• [0059]
    In FIG. 10B, the next screen which is displayed when the user clicks on one of the labels is shown. This screen has an area 302 where the stamp's current format is displayed. In the case of a new stamp, this area 302 is clear. However, if the user is editing a previous stamp, then that current version of the stamp is shown. To get to the next menu the user clicks on area 304.
  • [0060]
    The third screen which is displayed is shown in FIG. 10C. Again, the third screen has the area 302 which shows any of the characteristics of the new or existing stamp. This screen allows the user to input a background to the stamp. This is done by selecting a desired background using menu 306. The user can select no background. Alternatively, the user can insert any desired background. In alternative embodiments of the present invention, the menu may provide a number of options for different backgrounds that can be provided. The background may have the name of the company in a shadow-like font, provide a grey background or background graphic or the like. The user then clicks on the are 304 to get to the next screen.
  • [0061]
    The next screen displayed is shown in FIG. 10D. This screen again has the preview area 302. This screen is to allow the user to add a graphic image to the stamp. For example, a company logo or other graphic can be included in a area of the stamp. This graphic can be moved anywhere in the stamp area and can be resized. Graphics are added by clicking on area 310. If the stamp already contains a graphic, the user can use this screen to remove that graphic by clicking on the area 312 of the screen. To get to the next screen, the user clicks on the area 304.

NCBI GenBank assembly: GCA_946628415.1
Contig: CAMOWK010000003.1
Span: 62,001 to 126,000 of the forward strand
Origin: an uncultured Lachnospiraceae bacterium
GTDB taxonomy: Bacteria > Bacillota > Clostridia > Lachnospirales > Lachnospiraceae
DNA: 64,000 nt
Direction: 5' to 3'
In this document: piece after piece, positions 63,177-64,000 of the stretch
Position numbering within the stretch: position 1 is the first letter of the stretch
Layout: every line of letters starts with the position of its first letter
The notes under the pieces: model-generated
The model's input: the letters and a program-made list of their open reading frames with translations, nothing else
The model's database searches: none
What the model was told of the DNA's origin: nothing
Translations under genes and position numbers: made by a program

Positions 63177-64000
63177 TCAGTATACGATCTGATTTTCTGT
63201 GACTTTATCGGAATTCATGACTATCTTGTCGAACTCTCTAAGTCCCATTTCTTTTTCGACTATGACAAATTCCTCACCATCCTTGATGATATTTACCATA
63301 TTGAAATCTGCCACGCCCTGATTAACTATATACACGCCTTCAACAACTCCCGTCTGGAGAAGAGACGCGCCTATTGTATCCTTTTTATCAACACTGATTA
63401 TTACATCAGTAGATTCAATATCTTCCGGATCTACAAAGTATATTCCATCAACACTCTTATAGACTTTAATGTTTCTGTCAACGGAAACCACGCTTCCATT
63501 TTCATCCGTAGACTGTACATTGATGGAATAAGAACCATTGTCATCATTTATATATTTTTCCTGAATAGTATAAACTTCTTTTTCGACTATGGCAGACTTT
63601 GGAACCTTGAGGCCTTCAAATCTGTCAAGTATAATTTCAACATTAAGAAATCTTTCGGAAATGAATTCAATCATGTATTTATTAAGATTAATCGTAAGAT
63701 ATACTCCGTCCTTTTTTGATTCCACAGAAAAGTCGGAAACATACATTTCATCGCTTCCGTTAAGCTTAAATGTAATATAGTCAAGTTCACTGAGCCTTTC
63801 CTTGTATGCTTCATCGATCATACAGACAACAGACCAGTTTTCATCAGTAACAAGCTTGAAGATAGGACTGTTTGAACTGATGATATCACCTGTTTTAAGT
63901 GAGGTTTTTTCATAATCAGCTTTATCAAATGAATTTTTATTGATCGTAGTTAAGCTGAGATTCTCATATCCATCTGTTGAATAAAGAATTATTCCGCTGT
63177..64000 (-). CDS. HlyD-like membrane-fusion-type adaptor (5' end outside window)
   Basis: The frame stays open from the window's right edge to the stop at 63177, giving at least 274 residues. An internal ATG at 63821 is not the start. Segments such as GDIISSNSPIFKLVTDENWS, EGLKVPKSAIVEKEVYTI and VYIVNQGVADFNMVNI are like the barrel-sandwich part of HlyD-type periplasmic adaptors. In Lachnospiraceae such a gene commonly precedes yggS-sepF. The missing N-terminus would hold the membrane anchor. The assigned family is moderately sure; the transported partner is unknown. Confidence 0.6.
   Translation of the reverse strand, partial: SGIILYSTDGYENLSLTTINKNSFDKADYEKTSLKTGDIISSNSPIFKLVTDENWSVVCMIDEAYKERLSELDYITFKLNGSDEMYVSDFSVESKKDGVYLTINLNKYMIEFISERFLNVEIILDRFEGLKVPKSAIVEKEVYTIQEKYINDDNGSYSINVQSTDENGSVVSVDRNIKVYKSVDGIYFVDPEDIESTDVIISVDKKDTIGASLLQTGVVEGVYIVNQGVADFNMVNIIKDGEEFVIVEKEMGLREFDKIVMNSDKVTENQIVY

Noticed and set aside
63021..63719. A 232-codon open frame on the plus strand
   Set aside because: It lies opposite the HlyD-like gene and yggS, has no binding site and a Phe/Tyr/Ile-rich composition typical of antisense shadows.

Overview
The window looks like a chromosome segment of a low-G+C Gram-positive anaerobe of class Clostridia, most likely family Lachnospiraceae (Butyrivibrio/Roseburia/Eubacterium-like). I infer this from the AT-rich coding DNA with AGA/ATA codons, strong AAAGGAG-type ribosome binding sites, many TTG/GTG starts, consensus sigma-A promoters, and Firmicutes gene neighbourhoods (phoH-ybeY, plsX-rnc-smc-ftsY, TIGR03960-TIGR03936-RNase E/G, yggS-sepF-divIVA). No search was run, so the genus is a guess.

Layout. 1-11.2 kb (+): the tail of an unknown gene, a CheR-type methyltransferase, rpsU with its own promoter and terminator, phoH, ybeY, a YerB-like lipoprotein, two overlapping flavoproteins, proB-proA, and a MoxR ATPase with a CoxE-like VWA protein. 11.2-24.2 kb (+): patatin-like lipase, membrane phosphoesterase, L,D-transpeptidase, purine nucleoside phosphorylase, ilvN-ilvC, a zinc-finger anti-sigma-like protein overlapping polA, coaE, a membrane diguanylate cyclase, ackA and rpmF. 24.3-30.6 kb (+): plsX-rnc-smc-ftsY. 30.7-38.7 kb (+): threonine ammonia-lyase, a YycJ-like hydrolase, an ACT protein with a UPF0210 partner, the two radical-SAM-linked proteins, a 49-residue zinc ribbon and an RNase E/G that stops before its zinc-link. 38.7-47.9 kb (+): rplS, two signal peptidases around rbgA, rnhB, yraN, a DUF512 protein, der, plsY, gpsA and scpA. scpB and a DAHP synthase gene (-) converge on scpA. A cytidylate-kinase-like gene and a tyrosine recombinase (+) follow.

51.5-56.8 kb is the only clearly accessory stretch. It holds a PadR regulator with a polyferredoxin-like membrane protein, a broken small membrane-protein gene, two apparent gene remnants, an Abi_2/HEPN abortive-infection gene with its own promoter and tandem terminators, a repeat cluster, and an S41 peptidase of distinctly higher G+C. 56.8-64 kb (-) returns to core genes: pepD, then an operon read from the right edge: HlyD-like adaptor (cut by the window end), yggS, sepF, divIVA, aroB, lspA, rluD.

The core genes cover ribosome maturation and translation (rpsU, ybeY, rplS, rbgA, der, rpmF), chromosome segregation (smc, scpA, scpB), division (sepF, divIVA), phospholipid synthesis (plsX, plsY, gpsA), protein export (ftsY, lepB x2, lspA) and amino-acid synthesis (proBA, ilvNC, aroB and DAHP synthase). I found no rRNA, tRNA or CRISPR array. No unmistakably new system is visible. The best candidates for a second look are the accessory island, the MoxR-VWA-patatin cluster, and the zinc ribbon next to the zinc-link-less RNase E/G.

• [0062]
    The next screen which is displayed is shown in FIG. 10E. Using this screen, the user can add text to the stamp, such as a message, address or any other information. To add text, the user clicks on the area 314 of the display. If text is displayed the user is able to delete text by clicking on area 315. The text can be added anywhere to the stamp and can be resized. To change the font for any part of the text, the are 316 is selected. For the add text and change text function, a box is displayed when these functions are selected in which the text can be entered or altered.
  • [0063]
    To get to the next screen, the user clicks on the area 304 of the screen. This next screen is shown in FIG. 10F. This screen allows the user to add the date, time or both to the stamp. This is a useful feature for example when recording the date when a piece of correspondence is received. To select the desired format and information, a dropdown menu 320 is provided. This includes the option of not having any date or time and various different formats for the date and time. The user can select the required format. When the stamp is actually used, the current date and time will replace the example shown in the dropdown menu 320. To get to the next screen, the user again clicks on the area 304.
  • [0064]
    The next screen which is displayed is shown in FIG. 10G which allows the user to add a counter to the stamp. The counter can be used to number stamped items either in ascending or descending order. Using the menu 322, the user is able to select whether or not to have a counter and the format of the numbers which are printed. There is an option 324 which allows the user to select an initial count value. There is also an option 326 which allows the user to determine whether to count by 1, 2 etc. The count up and count down options 328 allow the user to select an incrementing or decrementing counter.
  • [0065]